Baby gorilla engages in surprisingly human-like nose picking behavior
Gorillas capture our fascination and our hearts as we watch them and we are reminded in many ways of ourselves. Capable of very human behaviours and even similar facial expressions, it is not difficult to believe that we are so closely related.
This gorilla baby is enjoying some affectionate time with his mother, having just had his morning milk. But what he does after he is finished is a behaviour that we have all seen young human children do very frequently. He sticks a finger up his nose, looks at what he has pulled out and promptly pops his finger into his mouth. He repeats this several times in a way that looks as if he has been exposed to human children and he has learned this from them.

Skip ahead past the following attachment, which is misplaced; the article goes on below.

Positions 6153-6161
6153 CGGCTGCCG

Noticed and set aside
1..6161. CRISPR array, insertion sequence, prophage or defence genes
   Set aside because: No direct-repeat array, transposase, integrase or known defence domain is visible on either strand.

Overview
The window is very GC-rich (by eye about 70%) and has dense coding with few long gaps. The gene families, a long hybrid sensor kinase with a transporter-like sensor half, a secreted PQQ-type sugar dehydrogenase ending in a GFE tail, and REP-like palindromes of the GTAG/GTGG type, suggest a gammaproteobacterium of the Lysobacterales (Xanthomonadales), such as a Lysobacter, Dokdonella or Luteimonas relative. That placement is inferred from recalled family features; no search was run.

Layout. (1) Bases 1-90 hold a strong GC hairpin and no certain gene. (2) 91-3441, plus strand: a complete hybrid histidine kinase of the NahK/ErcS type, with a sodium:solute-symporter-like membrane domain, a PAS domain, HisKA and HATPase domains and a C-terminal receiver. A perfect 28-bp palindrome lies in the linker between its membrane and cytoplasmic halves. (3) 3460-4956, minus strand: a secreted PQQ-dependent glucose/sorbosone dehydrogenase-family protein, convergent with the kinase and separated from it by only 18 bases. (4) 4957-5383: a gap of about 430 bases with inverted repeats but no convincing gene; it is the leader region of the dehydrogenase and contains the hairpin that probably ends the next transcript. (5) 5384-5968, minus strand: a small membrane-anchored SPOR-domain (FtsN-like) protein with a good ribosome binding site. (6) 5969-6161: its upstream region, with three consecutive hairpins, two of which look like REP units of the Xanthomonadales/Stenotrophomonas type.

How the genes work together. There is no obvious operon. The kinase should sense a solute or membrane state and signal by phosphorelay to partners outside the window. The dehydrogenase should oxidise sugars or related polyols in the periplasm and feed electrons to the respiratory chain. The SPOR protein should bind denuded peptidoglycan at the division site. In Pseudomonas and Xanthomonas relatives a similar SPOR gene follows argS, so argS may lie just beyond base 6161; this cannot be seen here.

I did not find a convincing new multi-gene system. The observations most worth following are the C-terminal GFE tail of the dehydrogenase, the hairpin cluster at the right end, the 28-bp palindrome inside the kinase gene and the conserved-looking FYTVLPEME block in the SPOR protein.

The truth is that this baby has almost definitely not see this action performed by people and that he has simply learned it on his own for whatever reason. This might suggest that some of the same instinctive behaviour is influencing the gorillas and ourselves in a similar way.
These are western lowland gorillas, the smaller of the subspecies, yet the males can reach a weight of 270kg (600lbs). They have incredible strength and are reported to be 7-8 times as powerful as an Olympic weightlifter, although this is not easily verified. standing erect, can reach a height of almost 2m (6ft). They possess formidable teeth and jaw strength, capable of a biting force that is greater than a large dog.
Despite such immense power, gorillas are generally calm and non-aggressive unless disturbed or threatened. Even the adult males, known as silverbacks, are not likely to attack humans unless provoked.
The western lowland gorilla is a critically endangered species. These gorillas live at the Toronto Zoo, one of the world's highest rated zoos, and recipient of numerous top awards related to conditions and health programs for the animals. They are world leaders in conservation efforts and education. When considering which facilities to support or avoid, a little research goes a long way. Supporting the organizations that are active in animal welfare around the world is crucial if we want to see animals like these survive.